Downtown, you don't understand what the word "public means" in the term "public accommodation." It doesn't refer to a publicly owned facility, it means a business selling goods or services to the general public, which is every business, except anything that would constitute a religious group or private club. Second, there was a refusal of goods by the business. The business would NOT have "gladly sold" anything to the gay group. Contrary to what the article in the Star mentioned, the shop specifically ADVERTISES that it fills custom dessert orders. Also, the business owner went on the local Fox news affiliate and admitted that the issue was not about filling a "special order," but rather that he didn't want to sell to gay people. Now, one can debate whether or not the law, or any anti-discrimination law is good public policy, but the issue of what happened and what the law covers is not a matter of debate, it's all very clear and settled.

Unknown said...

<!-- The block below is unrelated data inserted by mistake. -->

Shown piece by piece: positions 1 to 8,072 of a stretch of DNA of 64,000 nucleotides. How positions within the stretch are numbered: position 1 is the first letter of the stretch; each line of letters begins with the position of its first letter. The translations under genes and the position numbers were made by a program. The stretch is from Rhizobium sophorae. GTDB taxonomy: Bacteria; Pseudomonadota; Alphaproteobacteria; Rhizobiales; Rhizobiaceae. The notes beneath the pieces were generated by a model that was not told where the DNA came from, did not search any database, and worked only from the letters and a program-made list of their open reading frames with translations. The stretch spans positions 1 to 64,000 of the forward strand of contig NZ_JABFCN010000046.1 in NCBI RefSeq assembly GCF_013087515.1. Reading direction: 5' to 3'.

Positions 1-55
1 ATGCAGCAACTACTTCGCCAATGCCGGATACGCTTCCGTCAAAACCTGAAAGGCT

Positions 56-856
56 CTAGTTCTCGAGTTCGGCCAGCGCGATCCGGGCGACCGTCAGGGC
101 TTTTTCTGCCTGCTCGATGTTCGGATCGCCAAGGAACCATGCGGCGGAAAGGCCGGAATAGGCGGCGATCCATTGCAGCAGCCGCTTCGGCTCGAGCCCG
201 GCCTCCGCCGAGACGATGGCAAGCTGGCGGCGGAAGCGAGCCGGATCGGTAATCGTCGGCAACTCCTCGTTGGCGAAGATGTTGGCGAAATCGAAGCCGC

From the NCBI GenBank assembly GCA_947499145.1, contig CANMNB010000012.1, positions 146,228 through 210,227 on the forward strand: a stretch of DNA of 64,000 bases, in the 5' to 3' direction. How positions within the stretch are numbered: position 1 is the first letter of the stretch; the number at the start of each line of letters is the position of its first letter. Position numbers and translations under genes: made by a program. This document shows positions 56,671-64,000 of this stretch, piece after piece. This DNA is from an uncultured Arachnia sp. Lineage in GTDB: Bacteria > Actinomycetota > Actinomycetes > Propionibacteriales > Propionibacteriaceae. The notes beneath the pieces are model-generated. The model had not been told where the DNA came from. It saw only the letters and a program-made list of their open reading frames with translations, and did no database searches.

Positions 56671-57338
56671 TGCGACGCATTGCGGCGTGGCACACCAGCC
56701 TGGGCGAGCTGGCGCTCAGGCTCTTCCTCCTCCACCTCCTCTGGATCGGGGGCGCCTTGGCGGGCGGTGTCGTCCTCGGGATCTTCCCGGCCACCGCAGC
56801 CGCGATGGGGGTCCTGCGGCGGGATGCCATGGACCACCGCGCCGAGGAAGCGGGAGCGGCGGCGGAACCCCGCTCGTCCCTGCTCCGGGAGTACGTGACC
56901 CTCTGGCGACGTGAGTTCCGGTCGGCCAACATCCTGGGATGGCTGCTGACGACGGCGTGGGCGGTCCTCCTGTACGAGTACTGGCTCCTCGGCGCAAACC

Hey I'm curious about what INDIANA cities have laws like Indy's? You say alot of them do... Which ones do you know about?

Gary R. Welsh said...

At the time Indianapolis enacted its ordinance in 2005, there were also similar ordinances on the books in Bloomington, Fort Wayne, Michigan City and West Lafayette. I believe there have been other cities added as well since that time. I don't have the entire list.

Blog Admin said...

South Bend has also been trying to pass an HRO, though I'm not sure if it has come to a vote yet.

Paul K. Ogden said...

I agree with you regarding how the ordinance reads. The problem is the application of the ordinance in this situation interferes with certain constitutional protections that the owner Just Cookies has. The Supremacy Clause governs in such circumstances and that means the U.S. constitutional provision wins out over the local ordinance..